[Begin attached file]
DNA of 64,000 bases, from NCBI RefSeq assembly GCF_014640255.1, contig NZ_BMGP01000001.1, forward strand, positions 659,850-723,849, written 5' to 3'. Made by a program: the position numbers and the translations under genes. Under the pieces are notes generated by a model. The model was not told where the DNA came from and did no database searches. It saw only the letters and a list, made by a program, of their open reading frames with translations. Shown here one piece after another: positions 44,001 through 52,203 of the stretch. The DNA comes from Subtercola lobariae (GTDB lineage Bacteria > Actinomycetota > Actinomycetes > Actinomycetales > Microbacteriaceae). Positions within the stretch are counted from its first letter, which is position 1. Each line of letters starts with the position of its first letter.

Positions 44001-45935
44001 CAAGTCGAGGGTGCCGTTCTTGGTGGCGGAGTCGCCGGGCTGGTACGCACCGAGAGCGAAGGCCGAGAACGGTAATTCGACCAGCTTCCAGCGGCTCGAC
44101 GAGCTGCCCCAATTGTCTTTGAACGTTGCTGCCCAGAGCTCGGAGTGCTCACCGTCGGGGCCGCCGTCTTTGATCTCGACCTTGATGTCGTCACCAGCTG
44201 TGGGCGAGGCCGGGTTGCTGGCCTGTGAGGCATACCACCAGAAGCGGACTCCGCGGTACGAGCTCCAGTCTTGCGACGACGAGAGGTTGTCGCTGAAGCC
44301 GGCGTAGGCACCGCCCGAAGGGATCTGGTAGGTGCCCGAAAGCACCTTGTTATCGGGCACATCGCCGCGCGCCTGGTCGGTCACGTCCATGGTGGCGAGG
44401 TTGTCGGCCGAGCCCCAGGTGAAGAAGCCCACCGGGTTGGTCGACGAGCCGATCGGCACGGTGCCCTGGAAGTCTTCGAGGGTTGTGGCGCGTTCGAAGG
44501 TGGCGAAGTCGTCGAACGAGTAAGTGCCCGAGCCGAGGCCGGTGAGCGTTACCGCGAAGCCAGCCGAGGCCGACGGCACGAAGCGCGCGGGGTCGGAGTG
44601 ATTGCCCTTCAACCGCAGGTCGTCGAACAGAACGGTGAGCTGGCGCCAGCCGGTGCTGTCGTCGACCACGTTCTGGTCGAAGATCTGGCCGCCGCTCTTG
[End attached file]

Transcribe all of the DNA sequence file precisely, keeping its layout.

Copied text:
DNA of 64,000 bases, from NCBI RefSeq assembly GCF_014640255.1, contig NZ_BMGP01000001.1, forward strand, positions 659,850-723,849, written 5' to 3'. Made by a program: the position numbers and the translations under genes. Under the pieces are notes generated by a model. The model was not told where the DNA came from and did no database searches. It saw only the letters and a list, made by a program, of their open reading frames with translations. Shown here one piece after another: positions 44,001 through 52,203 of the stretch. The DNA comes from Subtercola lobariae (GTDB lineage Bacteria > Actinomycetota > Actinomycetes > Actinomycetales > Microbacteriaceae). Positions within the stretch are counted from its first letter, which is position 1. Each line of letters starts with the position of its first letter.

Positions 44001-45935
44001 CAAGTCGAGGGTGCCGTTCTTGGTGGCGGAGTCGCCGGGCTGGTACGCACCGAGAGCGAAGGCCGAGAACGGTAATTCGACCAGCTTCCAGCGGCTCGAC
44101 GAGCTGCCCCAATTGTCTTTGAACGTTGCTGCCCAGAGCTCGGAGTGCTCACCGTCGGGGCCGCCGTCTTTGATCTCGACCTTGATGTCGTCACCAGCTG
44201 TGGGCGAGGCCGGGTTGCTGGCCTGTGAGGCATACCACCAGAAGCGGACTCCGCGGTACGAGCTCCAGTCTTGCGACGACGAGAGGTTGTCGCTGAAGCC
44301 GGCGTAGGCACCGCCCGAAGGGATCTGGTAGGTGCCCGAAAGCACCTTGTTATCGGGCACATCGCCGCGCGCCTGGTCGGTCACGTCCATGGTGGCGAGG
44401 TTGTCGGCCGAGCCCCAGGTGAAGAAGCCCACCGGGTTGGTCGACGAGCCGATCGGCACGGTGCCCTGGAAGTCTTCGAGGGTTGTGGCGCGTTCGAAGG
44501 TGGCGAAGTCGTCGAACGAGTAAGTGCCCGAGCCGAGGCCGGTGAGCGTTACCGCGAAGCCAGCCGAGGCCGACGGCACGAAGCGCGCGGGGTCGGAGTG
44601 ATTGCCCTTCAACCGCAGGTCGTCGAACAGAACGGTGAGCTGGCGCCAGCCGGTGCTGTCGTCGACCACGTTCTGGTCGAAGATCTGGCCGCCGCTCTTG